Meltdowns

A reminder for us last night as to how easily a meltdown can be triggered.

Our boy was playing downstairs, perhaps with that usual early evening elevated level of arousal. One small comment then led to a sudden change in mood and the onset of a meltdown. It began with shouting, shortly followed by throwing things and soon progressed to crying and more shouting. In these situations, our priority has to be safety. As toys came hurtling down the stairs we kept our daughter in the kitchen out the way of the firing line. Trying to interact with our son during his meltdown is futile and tends to make the situation worse. We are learning that we have to let it run its course before we attempt to calm him. We tend to find that distraction techniques can work, particularly humour, but it is vital that these aren’t introduced too soon otherwise it can prolong the meltdown. Timing is crucial.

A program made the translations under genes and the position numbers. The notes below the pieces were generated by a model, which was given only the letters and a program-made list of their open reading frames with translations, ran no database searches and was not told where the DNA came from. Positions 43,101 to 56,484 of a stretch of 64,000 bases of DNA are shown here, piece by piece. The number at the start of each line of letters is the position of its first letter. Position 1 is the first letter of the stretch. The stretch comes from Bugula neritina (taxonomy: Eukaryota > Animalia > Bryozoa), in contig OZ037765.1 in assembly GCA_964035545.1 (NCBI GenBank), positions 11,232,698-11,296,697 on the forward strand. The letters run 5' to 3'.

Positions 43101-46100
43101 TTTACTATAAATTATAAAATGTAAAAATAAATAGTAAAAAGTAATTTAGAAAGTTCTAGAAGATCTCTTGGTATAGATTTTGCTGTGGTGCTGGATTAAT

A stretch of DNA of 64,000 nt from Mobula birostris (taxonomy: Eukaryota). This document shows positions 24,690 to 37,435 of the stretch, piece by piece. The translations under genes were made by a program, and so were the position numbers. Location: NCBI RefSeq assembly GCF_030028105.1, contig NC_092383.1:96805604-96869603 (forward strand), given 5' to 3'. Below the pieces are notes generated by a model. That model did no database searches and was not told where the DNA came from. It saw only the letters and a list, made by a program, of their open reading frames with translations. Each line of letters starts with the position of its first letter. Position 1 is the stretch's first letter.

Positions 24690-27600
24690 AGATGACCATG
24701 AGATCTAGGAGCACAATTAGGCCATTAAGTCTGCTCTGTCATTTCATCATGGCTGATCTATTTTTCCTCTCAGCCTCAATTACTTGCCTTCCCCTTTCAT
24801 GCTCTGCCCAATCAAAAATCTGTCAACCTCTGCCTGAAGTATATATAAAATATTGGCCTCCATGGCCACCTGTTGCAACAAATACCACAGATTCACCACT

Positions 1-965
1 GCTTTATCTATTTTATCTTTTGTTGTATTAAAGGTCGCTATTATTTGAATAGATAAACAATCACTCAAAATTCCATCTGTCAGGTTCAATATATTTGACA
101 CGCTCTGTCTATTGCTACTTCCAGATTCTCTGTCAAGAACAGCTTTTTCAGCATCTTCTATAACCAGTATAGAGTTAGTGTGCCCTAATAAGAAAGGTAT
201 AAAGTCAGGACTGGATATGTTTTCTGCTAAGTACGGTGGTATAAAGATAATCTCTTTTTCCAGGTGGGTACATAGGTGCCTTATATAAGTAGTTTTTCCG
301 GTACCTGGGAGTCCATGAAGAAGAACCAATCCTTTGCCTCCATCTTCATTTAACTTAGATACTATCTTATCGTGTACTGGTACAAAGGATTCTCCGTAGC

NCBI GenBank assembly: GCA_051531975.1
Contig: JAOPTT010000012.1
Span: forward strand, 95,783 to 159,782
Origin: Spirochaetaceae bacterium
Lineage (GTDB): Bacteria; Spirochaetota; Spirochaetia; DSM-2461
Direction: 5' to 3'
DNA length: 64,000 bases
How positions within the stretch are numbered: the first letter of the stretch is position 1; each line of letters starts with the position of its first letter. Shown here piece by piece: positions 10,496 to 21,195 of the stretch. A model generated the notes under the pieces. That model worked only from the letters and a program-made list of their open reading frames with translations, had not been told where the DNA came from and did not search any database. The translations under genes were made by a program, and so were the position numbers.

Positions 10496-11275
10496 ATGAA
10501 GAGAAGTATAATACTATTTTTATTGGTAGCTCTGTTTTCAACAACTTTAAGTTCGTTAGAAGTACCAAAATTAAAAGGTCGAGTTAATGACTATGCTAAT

Meltdowns leave us feeling emotionally drained, but this must be nothing compared to what our son must feel. He is still too young to identify and discuss these feelings but we hope that one day we can talk to him about how meltdowns affect him.

It reminds us that any comment can be seen as a demand by a child with PDA and can lead to a sudden change in emotional state. Awareness is key, along with the ability to recognise the onset of a meltdown. The child is not having a tantrum, it is an uncontrollable expression of emotion.

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